What Is Nosophobia?

Nosophobia, or illness anxiety disorder, is an uncontrollable and persistent fear of having a serious medical condition.  It’s an extremely rare condition. This disorder will usually start in early adulthood. But any age or gender can develop this condition.

Causes of Nosophobia:

There are various possible causes for the development of nosophobia. Like environmental factors, and personal history. Here are some of the most common causes of nosophobia:

  • Past sicknesses can lead someone to develop nosophobia later on in life. For example, someone who was seriously ill at one point in childhood might develop intense anxiety about getting sick as an adult.
  • People with other mental health conditions, such as anxiety, depression, or obsessive-compulsive disorder (OCD), are more likely to develop an intense fear of getting sick than the general public.
  • Exposure to news stories or other media about current widespread health problems, such as the COVID-19 pandemic, can trigger anxiety in some people and cause them to develop nosophobia.
  • There is some evidence that medical students, researchers, and others who spend a lot of time reading about various diseases for work or school might develop greater anxiety about their own health.


The main symptom of nosophobia is significant fear and anxiety around developing a disease, usually a well-known and potentially life-threatening one, such as cancer, heart disease, or HIV.

This worry tends to persist even after healthcare providers examine you. You might feel the urge to see your doctor frequently for exams or tests, even if they’ve already given you a clean bill of health.

This intense fear and anxiety can result in physical symptoms, including:

  • dizziness
  • nausea
  • increased pulse
  • sweating
  • rapid breathing
  • trouble sleeping

Nosophobia also involves avoidance. You may not want to know anything at all about the disease. Hearing about it in the news or from others may trigger distress.

Risk Factors:

  • Exposure to high levels of media coverage about the disease and the risks of contracting diseases
  • Having suffered traumatic health problems in the past
  • Repeated exposure to people with serious illnesses

Nosophobia is a type of specific phobia and appears to be more common among students and researchers who spend a great deal of time reading about specific diseases.


If you’re concerned that your anxiety about diseases might be a phobia, make an appointment with your healthcare provider. They can refer you to a specialist who has experience diagnosing and treating phobias.


While specific phobias don’t always require treatment, nosophobia can involve a fear of going anywhere you might be exposed to a certain disease. This can make it difficult to work, go to school, or take care of other needs.

Therapy can be very helpful for specific phobias. The two main types of therapy used are exposure therapy and cognitive-behavioral therapy.

  • Exposure therapy:  This approach exposes you to what you’re afraid of in the safe environment of therapy. Your therapist will start by helping you develop tools to deal with the anxiety and distress that comes up when you think about a disease, such as meditation or relaxation techniques.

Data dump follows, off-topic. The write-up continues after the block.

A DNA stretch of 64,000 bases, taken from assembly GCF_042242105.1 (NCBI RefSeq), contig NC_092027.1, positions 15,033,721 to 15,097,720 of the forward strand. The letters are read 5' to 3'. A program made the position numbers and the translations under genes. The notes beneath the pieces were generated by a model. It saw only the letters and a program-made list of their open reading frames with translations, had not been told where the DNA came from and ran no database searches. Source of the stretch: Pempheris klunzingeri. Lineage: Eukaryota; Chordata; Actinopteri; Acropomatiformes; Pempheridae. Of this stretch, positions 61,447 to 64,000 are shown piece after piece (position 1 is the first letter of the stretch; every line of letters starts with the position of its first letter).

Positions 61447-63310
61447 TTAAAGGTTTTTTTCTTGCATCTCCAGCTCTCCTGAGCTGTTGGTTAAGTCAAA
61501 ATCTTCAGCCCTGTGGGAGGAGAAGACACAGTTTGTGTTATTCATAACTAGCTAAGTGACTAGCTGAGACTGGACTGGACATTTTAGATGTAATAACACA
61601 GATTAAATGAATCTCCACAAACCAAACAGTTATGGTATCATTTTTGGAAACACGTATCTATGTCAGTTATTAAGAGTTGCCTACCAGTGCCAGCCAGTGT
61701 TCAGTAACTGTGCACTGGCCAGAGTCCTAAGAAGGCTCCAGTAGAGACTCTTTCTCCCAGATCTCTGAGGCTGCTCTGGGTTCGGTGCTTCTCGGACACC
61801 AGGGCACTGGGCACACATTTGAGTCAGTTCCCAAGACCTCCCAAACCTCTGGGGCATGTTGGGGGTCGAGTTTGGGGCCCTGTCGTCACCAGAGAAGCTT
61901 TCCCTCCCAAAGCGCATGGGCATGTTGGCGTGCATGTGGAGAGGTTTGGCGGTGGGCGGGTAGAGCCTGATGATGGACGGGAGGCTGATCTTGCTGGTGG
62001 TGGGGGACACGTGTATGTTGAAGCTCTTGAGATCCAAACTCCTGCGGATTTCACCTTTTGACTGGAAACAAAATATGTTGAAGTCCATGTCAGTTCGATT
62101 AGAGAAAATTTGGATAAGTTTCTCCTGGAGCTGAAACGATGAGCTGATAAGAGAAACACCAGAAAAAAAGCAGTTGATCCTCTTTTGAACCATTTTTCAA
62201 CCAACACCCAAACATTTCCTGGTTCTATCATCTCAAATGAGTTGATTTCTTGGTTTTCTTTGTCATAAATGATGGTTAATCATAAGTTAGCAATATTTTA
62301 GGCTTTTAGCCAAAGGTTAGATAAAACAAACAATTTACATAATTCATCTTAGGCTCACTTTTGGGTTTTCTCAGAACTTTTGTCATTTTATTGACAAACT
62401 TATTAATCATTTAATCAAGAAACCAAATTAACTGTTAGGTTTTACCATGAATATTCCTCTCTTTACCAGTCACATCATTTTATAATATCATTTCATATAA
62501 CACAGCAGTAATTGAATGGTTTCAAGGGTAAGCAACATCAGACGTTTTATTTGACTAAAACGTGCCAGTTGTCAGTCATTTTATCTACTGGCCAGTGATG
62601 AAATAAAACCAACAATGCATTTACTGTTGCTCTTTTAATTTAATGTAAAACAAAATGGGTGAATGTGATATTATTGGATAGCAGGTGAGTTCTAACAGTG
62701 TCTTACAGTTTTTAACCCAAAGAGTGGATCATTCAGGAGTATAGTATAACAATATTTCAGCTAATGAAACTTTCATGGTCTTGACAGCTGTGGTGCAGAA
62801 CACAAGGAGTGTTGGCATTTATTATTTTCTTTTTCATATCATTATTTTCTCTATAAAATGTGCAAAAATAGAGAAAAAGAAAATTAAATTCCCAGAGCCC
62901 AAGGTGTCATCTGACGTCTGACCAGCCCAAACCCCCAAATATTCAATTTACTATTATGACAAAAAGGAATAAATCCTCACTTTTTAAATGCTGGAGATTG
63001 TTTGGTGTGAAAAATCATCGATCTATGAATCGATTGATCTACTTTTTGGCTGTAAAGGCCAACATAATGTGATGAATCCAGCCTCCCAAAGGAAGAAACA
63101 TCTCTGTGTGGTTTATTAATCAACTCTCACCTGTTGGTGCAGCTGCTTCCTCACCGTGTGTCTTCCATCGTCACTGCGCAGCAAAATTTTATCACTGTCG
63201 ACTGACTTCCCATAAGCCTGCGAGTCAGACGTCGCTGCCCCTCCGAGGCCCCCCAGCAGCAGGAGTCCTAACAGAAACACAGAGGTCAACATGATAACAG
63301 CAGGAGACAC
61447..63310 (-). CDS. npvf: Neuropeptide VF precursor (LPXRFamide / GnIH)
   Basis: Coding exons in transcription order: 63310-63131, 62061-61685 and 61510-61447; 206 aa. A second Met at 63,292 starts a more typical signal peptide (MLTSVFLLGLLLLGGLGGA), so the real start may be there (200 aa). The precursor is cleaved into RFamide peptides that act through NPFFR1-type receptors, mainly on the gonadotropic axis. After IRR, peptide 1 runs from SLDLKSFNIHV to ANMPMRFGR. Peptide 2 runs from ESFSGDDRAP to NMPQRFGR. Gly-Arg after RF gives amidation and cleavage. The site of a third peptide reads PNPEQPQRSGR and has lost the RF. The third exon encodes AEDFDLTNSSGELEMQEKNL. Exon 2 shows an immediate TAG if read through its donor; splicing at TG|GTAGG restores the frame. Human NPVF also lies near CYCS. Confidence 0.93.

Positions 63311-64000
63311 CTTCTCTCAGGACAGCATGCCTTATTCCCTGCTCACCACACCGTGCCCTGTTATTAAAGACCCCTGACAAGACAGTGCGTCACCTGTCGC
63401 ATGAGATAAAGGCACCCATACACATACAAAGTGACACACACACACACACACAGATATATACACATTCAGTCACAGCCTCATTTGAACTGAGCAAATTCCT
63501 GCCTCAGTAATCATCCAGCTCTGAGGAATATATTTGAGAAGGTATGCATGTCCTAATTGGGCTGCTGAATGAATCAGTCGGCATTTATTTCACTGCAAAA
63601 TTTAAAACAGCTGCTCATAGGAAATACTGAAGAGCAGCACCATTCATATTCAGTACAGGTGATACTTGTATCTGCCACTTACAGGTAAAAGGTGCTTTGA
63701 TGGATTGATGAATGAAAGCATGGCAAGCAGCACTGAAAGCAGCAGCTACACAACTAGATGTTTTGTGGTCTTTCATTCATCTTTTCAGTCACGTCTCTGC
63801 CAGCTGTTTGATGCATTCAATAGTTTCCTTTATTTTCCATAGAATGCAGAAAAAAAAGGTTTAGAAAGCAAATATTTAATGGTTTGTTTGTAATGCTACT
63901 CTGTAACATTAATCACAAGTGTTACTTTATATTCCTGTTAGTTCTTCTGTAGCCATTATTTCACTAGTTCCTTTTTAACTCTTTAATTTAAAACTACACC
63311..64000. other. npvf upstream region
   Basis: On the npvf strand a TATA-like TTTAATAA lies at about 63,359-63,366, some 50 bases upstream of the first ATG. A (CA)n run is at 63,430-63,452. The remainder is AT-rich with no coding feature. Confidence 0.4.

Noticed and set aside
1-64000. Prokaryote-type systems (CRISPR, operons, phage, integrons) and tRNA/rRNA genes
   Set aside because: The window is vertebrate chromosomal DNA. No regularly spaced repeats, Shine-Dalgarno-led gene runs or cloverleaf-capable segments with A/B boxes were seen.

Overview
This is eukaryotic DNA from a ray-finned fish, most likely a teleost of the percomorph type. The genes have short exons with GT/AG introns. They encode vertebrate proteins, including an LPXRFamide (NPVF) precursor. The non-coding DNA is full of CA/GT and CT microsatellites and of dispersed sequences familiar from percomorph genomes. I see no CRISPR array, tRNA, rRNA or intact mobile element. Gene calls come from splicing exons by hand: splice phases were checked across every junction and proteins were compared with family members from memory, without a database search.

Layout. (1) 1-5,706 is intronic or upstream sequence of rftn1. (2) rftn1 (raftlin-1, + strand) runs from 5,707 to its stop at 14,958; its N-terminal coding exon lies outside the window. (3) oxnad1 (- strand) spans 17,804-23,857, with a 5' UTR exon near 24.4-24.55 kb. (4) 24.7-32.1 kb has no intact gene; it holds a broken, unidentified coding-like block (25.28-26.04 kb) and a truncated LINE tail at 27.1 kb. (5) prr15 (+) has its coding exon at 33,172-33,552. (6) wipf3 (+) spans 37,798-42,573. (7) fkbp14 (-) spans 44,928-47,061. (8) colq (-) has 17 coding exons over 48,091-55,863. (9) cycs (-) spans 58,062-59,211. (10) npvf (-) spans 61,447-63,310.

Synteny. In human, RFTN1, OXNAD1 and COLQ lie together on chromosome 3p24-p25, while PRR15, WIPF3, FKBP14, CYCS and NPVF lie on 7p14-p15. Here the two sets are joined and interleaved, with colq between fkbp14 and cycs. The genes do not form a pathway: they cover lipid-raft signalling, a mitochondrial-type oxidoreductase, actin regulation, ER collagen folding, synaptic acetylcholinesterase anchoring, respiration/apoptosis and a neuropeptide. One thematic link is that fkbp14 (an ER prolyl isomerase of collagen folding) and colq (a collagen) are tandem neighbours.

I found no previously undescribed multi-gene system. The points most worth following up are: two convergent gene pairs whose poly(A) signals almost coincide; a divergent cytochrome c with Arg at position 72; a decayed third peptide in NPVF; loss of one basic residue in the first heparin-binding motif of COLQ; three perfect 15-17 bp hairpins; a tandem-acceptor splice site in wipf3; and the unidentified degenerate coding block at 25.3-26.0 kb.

• Cognitive-behavioral therapy (CBT):  Another helpful therapy is CBT. Though your therapist may incorporate a level of exposure into therapy, CBT primarily focuses on teaching you to recognize and challenge irrational thoughts and fears.
  • Medication:  While there’s no medication that specifically treats specific phobias, certain drugs can reduce symptoms of fear and anxiety and maybe helpful when used along with therapy.

A prescriber may prescribe beta-blockers or benzodiazepines for short-term or occasional use:

  • Beta-blockers help decrease physical symptoms of anxiety. For example, they can help you maintain a steady heart rate and keep your blood pressure from rising.
  • Benzodiazepines are a type of sedative that can help with anxiety symptoms. They can be addictive, so they’re not meant to be used for a long time.

Coping techniques:

In addition to mental health treatment, there are other coping methods that can help you manage your intense fear of getting sick. These methods may include:

  • Relaxation techniques: Relaxation techniques can help you manage your anxiety when panic sets in.
  • Mindfulness techniques: Try to stay grounded and present with mindfulness techniques like yoga, walking, and meditation.
  • Exercise and nutrition. Exercise regularly, and make sure you’re eating a balanced diet with all the vitamins and nutrients you need.
  • Good sleep habits: If you have insomnia due to your fear of getting sick, try practicing healthy sleep habits. A good night’s sleep can also help you manage your anxiety during the day. 6
  • Support groups: Talking to others with similar fears can help you find support, perspective, and valuable advice.

Fearing disease is natural, especially with all the information that’s now available about different diseases online.

If your concern about illness focuses on a specific disease and begins to affect your daily life, emotional health, or your ability to function as you usually would consider reaching out to your healthcare provider. Living with extreme fear isn’t easy, but phobias are very treatable.